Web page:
SAN ANTONIO -- Interim Texas Tech coach Ruffin McNeill learned about Mike Leach's firing in the middle of his team's practice Wednesday afternoon.
McNeill's team was working in the middle of a team drill at Incarnate Word University when he was told that Leach has been fired after 10 years as Tech's coach.
"When I heard it, there was a little bit of shock, but you learn in this business that anything can happen," McNeill said. "You have to be professional at all times. I've been blessed to have professional group. And once we heard about it, we had another productive day of practice."
McNeill said the controversial firing is difficult for him because of his respect for Leach and Texas Tech.
"We've had some family things that have gone on and some things out there that have happened, university things and things between two parties that make it a torn situation," McNeill said. "I love both sides of the party. Coach Leach has been great friend and a great boss and Texas Tech has been a great university for me as well. You can imagine how torn I am."
McNeill, 51, worked with Leach during his entire tenure at Tech, taking over as the defensive coordinator after the Red Raiders were embarrassed in a 49-45 loss at Oklahoma State in 2007. That prompted a staff change the following day with the resignation of Lyle Setencich.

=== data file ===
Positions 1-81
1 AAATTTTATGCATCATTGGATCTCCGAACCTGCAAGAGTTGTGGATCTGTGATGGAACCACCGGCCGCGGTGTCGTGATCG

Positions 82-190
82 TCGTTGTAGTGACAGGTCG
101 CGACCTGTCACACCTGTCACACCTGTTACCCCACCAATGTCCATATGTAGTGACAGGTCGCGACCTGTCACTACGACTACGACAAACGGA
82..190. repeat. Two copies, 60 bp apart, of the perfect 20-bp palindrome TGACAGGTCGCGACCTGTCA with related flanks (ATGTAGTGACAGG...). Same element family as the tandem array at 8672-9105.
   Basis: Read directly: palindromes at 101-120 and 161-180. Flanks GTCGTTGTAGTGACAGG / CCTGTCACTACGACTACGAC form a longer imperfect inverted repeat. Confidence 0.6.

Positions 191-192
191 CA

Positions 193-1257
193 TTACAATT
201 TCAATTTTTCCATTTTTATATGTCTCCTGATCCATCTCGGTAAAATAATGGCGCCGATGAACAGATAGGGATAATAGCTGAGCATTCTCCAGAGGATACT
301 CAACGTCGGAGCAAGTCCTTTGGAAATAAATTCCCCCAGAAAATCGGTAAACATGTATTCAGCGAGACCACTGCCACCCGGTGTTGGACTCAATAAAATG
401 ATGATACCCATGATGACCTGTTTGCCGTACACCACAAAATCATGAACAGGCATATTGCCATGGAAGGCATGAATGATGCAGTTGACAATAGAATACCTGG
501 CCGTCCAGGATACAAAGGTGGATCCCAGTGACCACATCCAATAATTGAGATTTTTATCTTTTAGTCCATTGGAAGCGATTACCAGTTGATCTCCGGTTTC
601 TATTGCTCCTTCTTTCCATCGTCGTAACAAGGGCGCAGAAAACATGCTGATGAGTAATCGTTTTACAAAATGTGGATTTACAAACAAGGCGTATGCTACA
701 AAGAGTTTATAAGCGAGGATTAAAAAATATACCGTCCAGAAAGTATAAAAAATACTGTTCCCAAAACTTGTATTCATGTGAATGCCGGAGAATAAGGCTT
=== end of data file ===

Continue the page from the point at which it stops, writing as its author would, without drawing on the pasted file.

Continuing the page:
His ascension has been responsible for much of Tech's defensive improvement, which has helped them become contenders in the South Division. Tech notched 39 sacks this season to rank second nationally in per-game average behind Pittsburgh as a young defense became an unexpected team strength.
"We've been together so long," McNeill said. "It is a tough situation, but at the same time, I know the professionalism must override everything. I've been in a lot of situations good and bad in 29 years, success and failures, I've learned from both of them."
McNeill said he hasn't talked to Leach since his firing. The abrupt change has altered some things for him, but he's determined to have his team ready to play Michigan State Saturday night in the Valero Alamo Bowl.
"It's kind of like going 95 mph in a school zone," McNeill said. "The biggest thing and my biggest focus has been making sure the players are focused. We're trying to keep a cool head when everybody else is losing their's. We're trying to stay as close to possible with our routine to make sure our routine doesn't come off the track."